“Let my prayer arise like incense”


Father Aaron Williams

By Father Aaron Williams
Since being ordained last year, one thing I have noticed is the consistent negative reaction people will give to the use of incense at Mass. I think it is safe to say most people have no opinion, but those that do make sure you know it! This past month I have been living north of Chicago at the Liturgical Institute in order to spend time totally devoted to research and writing my master’s thesis. During this time away from the parish, I decided on Sundays to go and concelebrate the Divine Liturgy of St. John Chrysostom at a local Byzantine Catholic Church.
Most people in Mississippi have never experienced a non-Roman Catholic liturgical rite, but one feature of the Eastern rites is their consistent use of incense. It is used in every liturgy — and in large amounts. I’d leave the church every Sunday and my vestments would smell of incense well into the rest of the week.
Incense has been part of the worship of God from the earliest time there was a prescribed and formal way to worship God. In the book of Exodus, God not only commands Moses to use incense in worship, but He even goes on at length as how this incense is to be made (Exodus 30:34-38). Incense is one of the only elements from Old Testament worship which remained entirely unchanged in Catholic worship all through the centuries. It is spoken of in the psalms, “Let my prayer arise like incense, and the lifting up of my hands as an evening sacrifice!” (Psalm 141:2).
Traditionally, incense has been understood in two ways. Firstly, it is a literal sacrifice. Incense is precious and usually a bit expensive. And, once you burn it the incense is gone. We totally give it over to God as a complete offering to Him. It may seem small, but we can think about all the small things we do for loved ones that may to others seem useless: buying fresh flowers or sending greeting cards. We do this in the liturgy through incense, real wax candles and freshly cut flowers. These are small offerings of our heart.
But, incense is also such an effective sign. It fills the space — evoking the image of the dark cloud which filled the Solomon’s temple in Jerusalem at its dedication. “When the priests came out of the holy place, a cloud filled the house of the Lord, so that the priests could not stand to minister because of the cloud; for the glory of the Lord filled the house of the Lord” (1 Kings 8:10-11). And, as mentioned in the psalm above, it gives a visualization to us of our prayers rising up to heaven — which is moving to consider especially in high points like the Offertory of the Mass when we should already be pouring forth all the prayers we want to bring to the Mass or at the commendation of a funeral Mass when the community pours out prayers for the deceased.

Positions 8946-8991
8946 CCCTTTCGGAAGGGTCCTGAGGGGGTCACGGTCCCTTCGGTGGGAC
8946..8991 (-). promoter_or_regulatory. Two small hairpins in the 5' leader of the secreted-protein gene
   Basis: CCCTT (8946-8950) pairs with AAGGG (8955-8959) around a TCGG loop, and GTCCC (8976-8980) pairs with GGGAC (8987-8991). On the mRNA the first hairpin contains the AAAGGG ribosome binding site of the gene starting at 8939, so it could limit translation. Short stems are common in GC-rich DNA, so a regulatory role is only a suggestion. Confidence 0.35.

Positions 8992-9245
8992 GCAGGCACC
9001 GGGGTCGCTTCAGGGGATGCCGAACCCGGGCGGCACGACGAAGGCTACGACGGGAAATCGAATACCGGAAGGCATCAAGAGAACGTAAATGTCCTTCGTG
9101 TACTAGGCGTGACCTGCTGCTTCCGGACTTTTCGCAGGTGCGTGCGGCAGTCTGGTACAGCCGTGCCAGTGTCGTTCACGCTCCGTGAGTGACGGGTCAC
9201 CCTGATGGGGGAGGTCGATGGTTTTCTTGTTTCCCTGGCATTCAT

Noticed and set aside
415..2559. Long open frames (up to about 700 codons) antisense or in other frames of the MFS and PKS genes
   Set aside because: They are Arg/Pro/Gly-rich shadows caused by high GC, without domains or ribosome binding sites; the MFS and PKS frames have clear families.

Incense is always part of the solemn liturgy. Before the reform of the liturgy in 1969 it was required in all high Masses — which was any Mass in which texts of the Mass were sung. The rubrics of the current Missal are very clear that incense is still a part of the solemn liturgy, though it expounds upon that by saying that it can be used gradually and need not be used in a sort of all-or-nothing manner from Mass to Mass. So, how should it be used today?
For most parishes in our area, incense comes out one day a year: Easter and only at the Easter vigil. Some parishes might use it for the really big feast days. But, thinking about all that incense means and how many centuries it has been used in the worship of God, surely we can find a way to use it on more than one occasion a year?
In other places, including many of the parishes I visited in New Orleans while in seminary, incense is used at one Mass every Sunday—the main Mass with the choir. I find this a good practice since, on one hand it ensures that this sacred sign is richly used in a parish, while also giving people an idea of what to expect from week to week.
You start to get used to the idea of the 10:30 a.m. Mass, for example, being the Mass with all the singing and incense. For the people that doesn’t work for, they always know the other Masses are ‘safe’.
One great benefit to regularly using incense is the interest this attracts among the altar servers. A lot of parishes find it difficult to get a large number of regular altar servers. I am of the mind that one reason this is an issue is because we don’t give servers much to do over than carrying things around. We all know kids—especially young boys—love the opportunity for a fire. Training kids how to use and prepare the incense (and maybe how to use a fire extinguisher as well) gives them a sense of responsibility and importance, while also adding a beautiful element from our Catholic tradition to your parish’s worship.

(Father Aaron Williams is the parochial vicar at Greenville St. Joseph Parish and serves as the liaison to seminarians for the Office of Vocations.)